Lily Tomlin is nuts, and I mean that in a good way. Whether she's playing a devoted, gospel-singing mother-cum-adulterer in Nashville or one of three administrative assistants-cum-kidnappers in Nine to Five (though I must admit to liking her best playing herself in Nick Broomfield's sharp documentary Lily Tomlin), she's never strayed away from peculiar roles. More proof of her harebrained behavior? She gave away locks of her hair with purchases of her home video library. Oh, and she studied acting under Charles Nelson Reilly (equally lunatic -- as Match Game P.M. reruns affirm).
Now you have the chance to see her perform her more renowned characters from her one-woman show, The Search for Signs of Intelligent Life in the Universe, and answer questions in person. And if her body of work doesn't convince you of her genius folly, maybe her Web site (www.lilytomlin.com) will. The comedy and inquiries begin at 8 p.m. at the Herbst Theatre, 401 Van Ness (at McAllister), S.F. Admission is $65; call 392-4400 or visit www.herbsttheatre.com. -- Brock Keeling
Like her Gypsy predecessors, who roamed through India, the Middle East, and Africa, FatChanceBellyDance founder Carolena Nerriccio has been transformed by the cultures she's traversed. That transformation shows in her work: She has created a belly dance genre dubbed "American tribal fusion," a sensual blend of traditional African and Middle Eastern styles with Western improv. The slow burn of the dance -- with its wavelike undulations and delicate balancing of curved sabers on the head -- is instantly commanding; so, too, is the vivid and noisy presence of the dancers, who announce themselves with ululations, cholis (half-shirts that reveal the dance's primary instrument), heavily inked skin, jewel-laden head wraps, jangling coin bras, and the finger cymbals called zils. FCBD's "Musette Arabe" program is comprised of new and repertory works set to live music from the Middle Eastern musical group Helm and guest percussionist Tobias Roberson. The shimmying begins at 8 tonight, and at 2 and 8 p.m. tomorrow, at the Magic Theatre, Fort Mason, Building D, Marina & Buchanan, S.F. Admission is $15-20; call 431-4322 or visit www.fcbd.com. -- Heather Wisner
Anyone familiar with the history of U.S. immigration knows the Chinese got hosed. Lured by promises of good jobs, a flood of Chinese expatriates entered California during the Gold Rush era. But it wasn't long before discriminatory laws kicked Asian newcomers out of the gold fields and into ill-paid, menial, and dangerous work clearing swampland in the Sacto delta, laundering miners' skivvies, and laying track for the Central Pacific Railroad.
During the economic doldrums of the 1870s, even these restrictions weren't enough to satisfy bigots. Whining that Asians were "stealing" jobs from whites, venomous politicos created 1882 laws banning almost all Chinese immigration. Down but not out, resourceful would-be U.S. citizens set about finding ingenious ways to get around the legislation. Many succeeded -- but only after passing through Angel Island's detention facility, which from 1910 to 1940 was the official way station for those from across the Pacific. Here, potential immigrants were held, questioned, harangued, and subjected to humiliating physical examinations and interminable waits. Some newcomers made it out of the cramped, stuffy barracks within two weeks; others stayed as long as two years. The poetry that fearful, hopeful detainees carved into the station's walls still bears mute testimony to their agony.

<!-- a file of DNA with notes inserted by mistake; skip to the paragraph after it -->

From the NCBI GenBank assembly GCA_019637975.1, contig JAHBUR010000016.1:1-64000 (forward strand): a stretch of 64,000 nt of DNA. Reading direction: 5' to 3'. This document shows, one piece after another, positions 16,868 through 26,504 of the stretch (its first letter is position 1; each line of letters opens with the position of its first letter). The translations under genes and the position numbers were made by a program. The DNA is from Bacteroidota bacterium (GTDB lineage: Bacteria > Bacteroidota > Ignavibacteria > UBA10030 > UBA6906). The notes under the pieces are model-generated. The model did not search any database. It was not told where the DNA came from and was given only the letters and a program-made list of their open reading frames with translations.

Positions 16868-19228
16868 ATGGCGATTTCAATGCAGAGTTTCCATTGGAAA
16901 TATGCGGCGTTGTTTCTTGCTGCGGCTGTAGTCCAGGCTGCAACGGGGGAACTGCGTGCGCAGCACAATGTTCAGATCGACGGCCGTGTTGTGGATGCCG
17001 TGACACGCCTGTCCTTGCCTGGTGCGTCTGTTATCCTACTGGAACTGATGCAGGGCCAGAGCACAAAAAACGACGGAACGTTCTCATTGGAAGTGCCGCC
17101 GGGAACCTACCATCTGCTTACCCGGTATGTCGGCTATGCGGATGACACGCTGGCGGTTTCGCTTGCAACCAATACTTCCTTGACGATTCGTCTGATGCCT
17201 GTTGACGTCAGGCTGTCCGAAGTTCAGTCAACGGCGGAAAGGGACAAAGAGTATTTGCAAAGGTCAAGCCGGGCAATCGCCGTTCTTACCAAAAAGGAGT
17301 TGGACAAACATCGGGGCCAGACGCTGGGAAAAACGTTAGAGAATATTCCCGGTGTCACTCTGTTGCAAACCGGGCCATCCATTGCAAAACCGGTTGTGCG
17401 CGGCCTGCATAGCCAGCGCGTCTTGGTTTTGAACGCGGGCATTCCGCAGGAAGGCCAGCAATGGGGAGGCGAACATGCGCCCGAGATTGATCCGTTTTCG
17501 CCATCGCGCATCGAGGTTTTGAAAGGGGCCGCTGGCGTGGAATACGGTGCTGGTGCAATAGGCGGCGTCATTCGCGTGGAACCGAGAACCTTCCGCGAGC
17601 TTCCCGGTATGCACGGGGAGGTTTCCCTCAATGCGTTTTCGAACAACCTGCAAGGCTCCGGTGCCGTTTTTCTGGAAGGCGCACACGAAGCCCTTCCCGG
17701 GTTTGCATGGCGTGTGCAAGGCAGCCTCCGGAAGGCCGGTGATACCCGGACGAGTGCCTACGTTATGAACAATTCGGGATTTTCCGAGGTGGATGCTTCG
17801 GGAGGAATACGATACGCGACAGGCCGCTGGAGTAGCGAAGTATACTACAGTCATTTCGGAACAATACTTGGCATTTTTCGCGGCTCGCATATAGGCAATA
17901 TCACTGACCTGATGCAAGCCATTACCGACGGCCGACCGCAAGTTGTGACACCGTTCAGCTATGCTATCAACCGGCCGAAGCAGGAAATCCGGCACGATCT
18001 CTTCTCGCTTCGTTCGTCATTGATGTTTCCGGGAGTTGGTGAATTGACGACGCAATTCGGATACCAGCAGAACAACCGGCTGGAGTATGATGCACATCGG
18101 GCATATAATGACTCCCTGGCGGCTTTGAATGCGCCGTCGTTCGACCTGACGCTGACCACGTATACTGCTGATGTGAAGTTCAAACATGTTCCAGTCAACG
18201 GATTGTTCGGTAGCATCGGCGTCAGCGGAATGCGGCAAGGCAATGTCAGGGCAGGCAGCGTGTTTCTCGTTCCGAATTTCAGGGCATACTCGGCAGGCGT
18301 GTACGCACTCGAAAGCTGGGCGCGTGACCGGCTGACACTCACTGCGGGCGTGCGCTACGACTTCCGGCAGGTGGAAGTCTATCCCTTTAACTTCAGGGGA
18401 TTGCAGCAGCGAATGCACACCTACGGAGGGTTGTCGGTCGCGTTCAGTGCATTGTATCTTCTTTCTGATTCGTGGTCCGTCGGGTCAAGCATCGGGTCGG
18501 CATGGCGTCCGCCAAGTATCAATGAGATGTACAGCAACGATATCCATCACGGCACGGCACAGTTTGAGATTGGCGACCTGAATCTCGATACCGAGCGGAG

The Facing East Dance & Music troupe pays tribute to these nameless, faceless wordsmiths with Held So Close ... Remembering the Poets of Angel Island, a multimedia dance, music, spoken word, and visual art performance that recalls those dark detainment days. The remembrance begins at 8 p.m. (and continues through Sept. 21) at SFSU's McKenna Theater, 1600 Holloway (at 19th Avenue), S.F. Admission is $18-22; call 338-2467 or visit www.fedm.org. -- Joyce Slaton
A "Bad" Play
In 1782, Choderlos de Laclos published a book so vile, so low and smutty, that the public gobbled up 2,000 copies in two weeks. Les Liaisons Dangereuses is still irresistibly horrid, with characters who use sex and love to cheat viciously and betray each other unto death. In a new adaptation for ACT, director Giles Havergal takes on this bad old tale. Marco Barricelli and Lise Bruneau star, beginning at 8 p.m. (and continuing through Oct. 12) at the Geary Theater, 415 Geary (at Mason), S.F. Admission is $11-68; call 749-2228 or visit www.act-sf.org. -- Hiya Swanhuyser
Their Name Is Mud
A quartet of shaggy-haired young men once asked to be touched while they were sick. That was 15 years ago, and the rockers have enjoyed a longevity only the healthiest groups could hope for. Mudhoneyvisits S.F. for two evenings of contagious musical antics, beginning at 10 p.m. at the Bottom of the Hill, 1233 17th St. Admission is $15; call 621-4455 or visit www.bottomofthehill.com. -- Sunny Andersen